Ireland still faces a 'very, very real-life threat' from COVID-19 variants, the HSE CEO has warned.
Paul Reid says he appreciates many people need a break, but everyone has to make a "personal risk assessment" when it comes to international travel.
International travel is due to resume from mid-July when the Government implements the EU's digital green cert programme.
The Chief Medical Officer Dr Tony Holohan has urged people not to travel anywhere unless they are fully vaccinated.
However, Tánaiste Leo Varadkar has claimed it would be unfair to tell younger people who haven't been vaccinated yet that they can't travel.
Speaking on Newstalk Breakfast, Mr Reid said this is not a normal summer.
He said: “If you look at what’s happening around the world… the UK has recently announced they’re going to keep the restrictions on overseas travel for now to protect against new variants, and Belgium has banned travel from the UK.
“I appreciate people need a break, but there is a personal risk assessment we all have to make.
“Some of the strongest advice [we gave to Government] was we just can’t let our health system go back to where we were in January. We’re still dealing with a very, very real-life threat from the Delta variant.”
He added that decisions around travel are ultimately a decision for Government.
Meanwhile, the HSE CEO also says people waiting for their second dose of the AstraZeneca COVID-19 vaccine will get one over the next four weeks.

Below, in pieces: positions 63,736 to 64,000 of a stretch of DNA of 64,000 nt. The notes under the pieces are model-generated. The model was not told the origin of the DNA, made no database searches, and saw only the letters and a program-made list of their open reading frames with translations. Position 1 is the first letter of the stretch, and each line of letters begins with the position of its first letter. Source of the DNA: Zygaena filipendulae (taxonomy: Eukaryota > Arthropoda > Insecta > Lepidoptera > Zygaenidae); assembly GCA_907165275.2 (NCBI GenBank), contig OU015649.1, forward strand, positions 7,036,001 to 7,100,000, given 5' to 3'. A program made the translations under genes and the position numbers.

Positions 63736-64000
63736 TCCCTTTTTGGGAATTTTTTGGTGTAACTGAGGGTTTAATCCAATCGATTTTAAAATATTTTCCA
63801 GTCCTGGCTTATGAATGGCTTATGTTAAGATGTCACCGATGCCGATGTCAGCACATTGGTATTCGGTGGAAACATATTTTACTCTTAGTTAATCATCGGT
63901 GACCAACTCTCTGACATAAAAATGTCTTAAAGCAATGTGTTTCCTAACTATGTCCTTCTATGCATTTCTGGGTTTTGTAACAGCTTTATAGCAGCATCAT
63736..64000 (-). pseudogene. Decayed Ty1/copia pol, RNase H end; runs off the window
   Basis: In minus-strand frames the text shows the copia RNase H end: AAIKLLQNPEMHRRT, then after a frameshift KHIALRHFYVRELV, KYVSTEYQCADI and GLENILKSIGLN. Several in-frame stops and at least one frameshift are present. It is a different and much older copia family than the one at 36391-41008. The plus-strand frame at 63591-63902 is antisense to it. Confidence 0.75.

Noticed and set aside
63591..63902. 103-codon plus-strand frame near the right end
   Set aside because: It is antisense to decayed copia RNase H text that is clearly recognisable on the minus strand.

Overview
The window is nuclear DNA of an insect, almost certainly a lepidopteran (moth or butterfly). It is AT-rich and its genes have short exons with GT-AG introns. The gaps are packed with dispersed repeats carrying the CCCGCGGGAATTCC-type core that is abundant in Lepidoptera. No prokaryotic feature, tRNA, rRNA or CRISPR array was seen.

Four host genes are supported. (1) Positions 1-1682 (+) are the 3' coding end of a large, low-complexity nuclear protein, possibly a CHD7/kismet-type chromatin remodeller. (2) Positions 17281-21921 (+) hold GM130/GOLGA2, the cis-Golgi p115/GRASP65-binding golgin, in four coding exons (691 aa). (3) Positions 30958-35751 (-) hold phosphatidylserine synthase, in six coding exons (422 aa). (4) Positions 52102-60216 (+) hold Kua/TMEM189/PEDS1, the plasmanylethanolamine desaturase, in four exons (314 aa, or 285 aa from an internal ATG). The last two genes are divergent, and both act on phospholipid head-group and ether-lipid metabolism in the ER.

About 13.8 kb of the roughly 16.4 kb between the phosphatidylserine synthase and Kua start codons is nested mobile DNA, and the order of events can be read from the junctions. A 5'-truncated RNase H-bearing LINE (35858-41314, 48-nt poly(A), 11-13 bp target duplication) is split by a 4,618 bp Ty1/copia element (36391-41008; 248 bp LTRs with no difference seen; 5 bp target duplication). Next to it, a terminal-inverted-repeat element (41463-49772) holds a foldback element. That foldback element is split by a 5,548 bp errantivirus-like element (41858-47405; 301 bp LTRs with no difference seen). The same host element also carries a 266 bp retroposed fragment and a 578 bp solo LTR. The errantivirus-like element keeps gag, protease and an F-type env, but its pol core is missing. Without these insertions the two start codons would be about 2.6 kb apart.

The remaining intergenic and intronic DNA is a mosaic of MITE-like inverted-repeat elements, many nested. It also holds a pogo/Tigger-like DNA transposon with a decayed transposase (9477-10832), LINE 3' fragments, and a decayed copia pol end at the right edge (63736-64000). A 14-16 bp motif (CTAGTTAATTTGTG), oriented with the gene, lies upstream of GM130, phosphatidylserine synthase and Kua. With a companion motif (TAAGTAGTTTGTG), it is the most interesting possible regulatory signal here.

He said those still waiting will hear from the HSE shortly, with second doses to be completed by mid-July.
It comes as the vaccine programme continues to expand, with registration opening to 38-year-old from today.
Mr Reid says the strong momentum will continue for the next few weeks.
He said: “Last week… we had most likely over 340,000 vaccines administered… a really strong week.
“Yesterday, [we had] the announcement of opening vaccines to those aged 39. We had 47,000 registrations already, up to this morning. There’s really strong momentum.
“We will be staying above the 300,000 vaccines per week administered, and rolling out down through the stages for the next three weeks. What then happens in July, is we go back to forecasted levels [of around 200,000 per week], because these three weeks are a function of Pfizer in particular bringing forward deliveries.”
He said around 66% of adults have now had one dose of a vaccine, while around 35% are fully vaccinated.
He expects that around 70% of people will have received at least one dose by the end of July, while there’ll also be a ‘key focus’ on second doses in the coming weeks.
One of the key questions around the rollout is how long people will have to wait for a second dose of the AstraZeneca vaccine.
Officials have decreased the waiting time between doses, but thousands of people in their 50s and 60s are still waiting to hear when they’ll get their second jab.
Mr Reid said: “It will be completed by the week commencing 19th July.
"450,000 people will receive their second dose through the vaccination centres.”
He added that the Johnson & Johnson vaccines being made available through pharmacies are ‘purely’ for people in their 50s who haven’t received any vaccine yet.